Cruise control VS fuel mileage

I would like to get some opinions on how effective it is to save fuel by using cruise control on the highway. I have an opinion and would like to share it. Any argument is welcome.

I live in the state of Maine. We have a lot of hills around here. If I use cruise control, my vehicle is doing its best to keep up with that exact speed at all times. When you go uphill, the vehicle will most of the time downshift to the next lower gear. What happens if I keep my foot at one spot on the accelerator, just enough to keep it going the same speed on flat ground? Obviously if I start going uphill, i will lose some speed, maybe 5 or 6 miles per hour before it downshifts to the lower gear. But once I get to the top of the hill, the transmission will go back into the high gear, and resume back to my speed from before.

Now it seems to me that if this is the case, I will be getting slightly better fuel mileage, because the engine is working a little less harder. Does this sound logical to anyone?

I own to Fords and the owners manual of both vehicles states that using the cruise control in hilly country will decreasee you gas milage. I have experimented with the cruise control while driving in the hills and noticed a significant drop in MPG.

Cruise control will always due its most to maintain the same speed it is set at. That is the only thing it will do. So, it is set at 70MPH and you go up a hill, it will put the pedal to the metal to maintain that speed. With you in control, that won’t happen.

Yes Cruise control will reduce your gas mileage. Best gas mileage though illegal for speeding reasons is to see what the truckers do. Up to 75 downhill, down to 55 uphill. Forcing the engine to slow the vehicle costs fuel, forcing the engine to speed the vehicle costs fuel. Go with the flow and enjoy better gas mileage.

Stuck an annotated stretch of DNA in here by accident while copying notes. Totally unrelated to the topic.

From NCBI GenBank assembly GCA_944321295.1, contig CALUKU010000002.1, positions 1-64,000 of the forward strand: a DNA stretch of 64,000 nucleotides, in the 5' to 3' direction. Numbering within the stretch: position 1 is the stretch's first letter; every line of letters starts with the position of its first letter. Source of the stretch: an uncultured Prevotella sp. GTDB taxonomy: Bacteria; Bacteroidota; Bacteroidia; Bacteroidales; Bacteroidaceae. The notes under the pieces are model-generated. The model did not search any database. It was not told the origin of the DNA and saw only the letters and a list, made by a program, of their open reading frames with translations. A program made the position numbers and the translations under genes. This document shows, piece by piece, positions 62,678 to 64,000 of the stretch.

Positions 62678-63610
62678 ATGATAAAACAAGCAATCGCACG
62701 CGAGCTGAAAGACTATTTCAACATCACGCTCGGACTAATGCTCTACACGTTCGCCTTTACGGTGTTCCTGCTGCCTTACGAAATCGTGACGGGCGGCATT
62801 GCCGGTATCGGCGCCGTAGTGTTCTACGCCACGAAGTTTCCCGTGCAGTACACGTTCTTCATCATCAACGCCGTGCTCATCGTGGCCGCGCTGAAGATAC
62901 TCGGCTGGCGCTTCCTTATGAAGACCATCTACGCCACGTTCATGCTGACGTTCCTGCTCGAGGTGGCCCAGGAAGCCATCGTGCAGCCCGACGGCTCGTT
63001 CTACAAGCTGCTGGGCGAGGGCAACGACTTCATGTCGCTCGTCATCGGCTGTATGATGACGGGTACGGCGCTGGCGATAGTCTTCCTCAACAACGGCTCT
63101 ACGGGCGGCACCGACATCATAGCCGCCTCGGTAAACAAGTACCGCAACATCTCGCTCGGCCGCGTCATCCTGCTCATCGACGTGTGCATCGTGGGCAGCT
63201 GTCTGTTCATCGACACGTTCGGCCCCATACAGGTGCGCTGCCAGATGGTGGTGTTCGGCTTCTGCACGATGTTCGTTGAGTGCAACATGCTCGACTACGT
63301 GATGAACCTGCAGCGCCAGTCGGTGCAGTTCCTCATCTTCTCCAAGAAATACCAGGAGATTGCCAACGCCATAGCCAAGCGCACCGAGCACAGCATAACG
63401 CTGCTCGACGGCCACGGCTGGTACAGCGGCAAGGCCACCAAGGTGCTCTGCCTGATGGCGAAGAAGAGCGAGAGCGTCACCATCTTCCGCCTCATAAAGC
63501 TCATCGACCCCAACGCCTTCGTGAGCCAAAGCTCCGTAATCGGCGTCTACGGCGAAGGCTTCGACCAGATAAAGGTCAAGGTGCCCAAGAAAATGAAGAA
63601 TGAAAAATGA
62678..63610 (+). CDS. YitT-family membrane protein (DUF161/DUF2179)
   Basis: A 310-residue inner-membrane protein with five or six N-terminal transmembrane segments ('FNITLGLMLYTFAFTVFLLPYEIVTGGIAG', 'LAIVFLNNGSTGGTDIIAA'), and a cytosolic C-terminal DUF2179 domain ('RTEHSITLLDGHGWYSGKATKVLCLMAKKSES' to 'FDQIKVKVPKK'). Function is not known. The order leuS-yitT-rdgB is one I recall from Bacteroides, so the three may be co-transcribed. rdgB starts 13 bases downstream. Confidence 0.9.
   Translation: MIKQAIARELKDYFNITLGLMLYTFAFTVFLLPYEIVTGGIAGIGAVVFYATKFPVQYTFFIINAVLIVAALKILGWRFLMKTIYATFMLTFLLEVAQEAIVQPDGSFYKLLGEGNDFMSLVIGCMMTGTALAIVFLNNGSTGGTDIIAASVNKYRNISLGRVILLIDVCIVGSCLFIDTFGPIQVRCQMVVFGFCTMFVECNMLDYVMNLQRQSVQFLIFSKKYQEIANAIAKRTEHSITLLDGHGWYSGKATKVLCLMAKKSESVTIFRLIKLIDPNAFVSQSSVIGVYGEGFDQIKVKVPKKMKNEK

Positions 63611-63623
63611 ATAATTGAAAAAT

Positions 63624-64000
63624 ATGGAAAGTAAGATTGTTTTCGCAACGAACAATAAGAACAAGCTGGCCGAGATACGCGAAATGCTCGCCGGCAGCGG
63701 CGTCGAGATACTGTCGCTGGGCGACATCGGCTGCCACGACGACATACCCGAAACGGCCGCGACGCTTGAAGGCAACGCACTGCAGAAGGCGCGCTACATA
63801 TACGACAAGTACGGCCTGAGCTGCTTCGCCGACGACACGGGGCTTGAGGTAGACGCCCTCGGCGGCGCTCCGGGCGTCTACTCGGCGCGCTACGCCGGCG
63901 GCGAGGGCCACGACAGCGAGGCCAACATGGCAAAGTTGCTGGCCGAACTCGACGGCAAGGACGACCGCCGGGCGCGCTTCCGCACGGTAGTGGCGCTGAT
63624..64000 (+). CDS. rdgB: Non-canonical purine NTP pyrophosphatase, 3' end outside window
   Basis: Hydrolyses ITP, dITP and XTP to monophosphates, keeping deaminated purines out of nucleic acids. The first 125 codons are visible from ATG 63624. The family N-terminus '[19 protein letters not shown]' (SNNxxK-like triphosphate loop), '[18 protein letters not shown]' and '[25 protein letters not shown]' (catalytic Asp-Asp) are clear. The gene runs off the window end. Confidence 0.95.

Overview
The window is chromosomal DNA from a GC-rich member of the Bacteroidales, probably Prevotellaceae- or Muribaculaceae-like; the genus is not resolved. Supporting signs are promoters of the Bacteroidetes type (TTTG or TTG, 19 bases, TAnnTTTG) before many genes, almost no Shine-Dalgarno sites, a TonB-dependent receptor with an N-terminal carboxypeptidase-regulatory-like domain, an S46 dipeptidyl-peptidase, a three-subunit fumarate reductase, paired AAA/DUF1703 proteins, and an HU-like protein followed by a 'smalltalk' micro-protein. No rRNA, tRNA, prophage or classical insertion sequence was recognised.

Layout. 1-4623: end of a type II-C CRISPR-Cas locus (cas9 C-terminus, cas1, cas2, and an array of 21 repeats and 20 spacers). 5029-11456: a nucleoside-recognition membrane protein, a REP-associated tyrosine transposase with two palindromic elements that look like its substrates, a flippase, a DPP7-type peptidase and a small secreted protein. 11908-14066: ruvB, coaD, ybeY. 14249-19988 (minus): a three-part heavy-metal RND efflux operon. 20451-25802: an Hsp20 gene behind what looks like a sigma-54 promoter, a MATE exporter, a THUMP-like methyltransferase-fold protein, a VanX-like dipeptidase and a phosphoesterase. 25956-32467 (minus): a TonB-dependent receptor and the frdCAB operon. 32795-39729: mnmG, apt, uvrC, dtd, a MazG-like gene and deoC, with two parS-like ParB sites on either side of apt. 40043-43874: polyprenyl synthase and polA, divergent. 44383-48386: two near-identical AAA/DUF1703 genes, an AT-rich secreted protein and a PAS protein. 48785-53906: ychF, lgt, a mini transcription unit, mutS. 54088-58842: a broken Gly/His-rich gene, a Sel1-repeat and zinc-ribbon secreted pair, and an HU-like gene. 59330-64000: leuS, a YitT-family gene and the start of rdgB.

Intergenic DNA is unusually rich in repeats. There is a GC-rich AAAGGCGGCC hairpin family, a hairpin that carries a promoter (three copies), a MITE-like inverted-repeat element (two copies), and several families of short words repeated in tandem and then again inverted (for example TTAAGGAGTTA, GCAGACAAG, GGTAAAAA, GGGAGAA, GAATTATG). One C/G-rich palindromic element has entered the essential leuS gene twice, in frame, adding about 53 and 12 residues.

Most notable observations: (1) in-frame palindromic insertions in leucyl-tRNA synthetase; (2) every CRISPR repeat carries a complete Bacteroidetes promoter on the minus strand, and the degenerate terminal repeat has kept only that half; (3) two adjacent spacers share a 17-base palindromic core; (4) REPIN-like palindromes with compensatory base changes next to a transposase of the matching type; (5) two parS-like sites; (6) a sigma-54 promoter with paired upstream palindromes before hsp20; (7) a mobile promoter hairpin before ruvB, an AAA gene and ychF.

Cruise control is meant for reasonably level roads in light or no traffic. Using it in hilly country will lower your gas mileage. Using it in traffic is dangerous!

Cruise is a convenience feature to reduce fatigue on long trips. It was not orignally designed to save gas. Having said that, on level roads it does save gas.

I set it at 62mph then just before hill I speed up to 70 and let up slowly going up. Do this and alot of hills it will not down shift.
I have foot trouble and need to use criuse, also if you have a power button on aout trans leave it off on hwy

One of my best tanks in my wife’s Honda Element netted 30 mpg using cruise control in the mountains near Taos NM. I just click the cruise control off if I see a climb that’s likely to make the transmission downshift to maintain speed and then hit resume after the hill is behind me.
I like cruise control because it has better speed limit obeying disipline than my right foot does and thus saves me from speeding tickets.

Cruise control even in the hilly East Bay area can return up to 60 mpg on a Prius.

It is a good idea to kick off the cc when approaching a hill and manipulate the throttle yourself.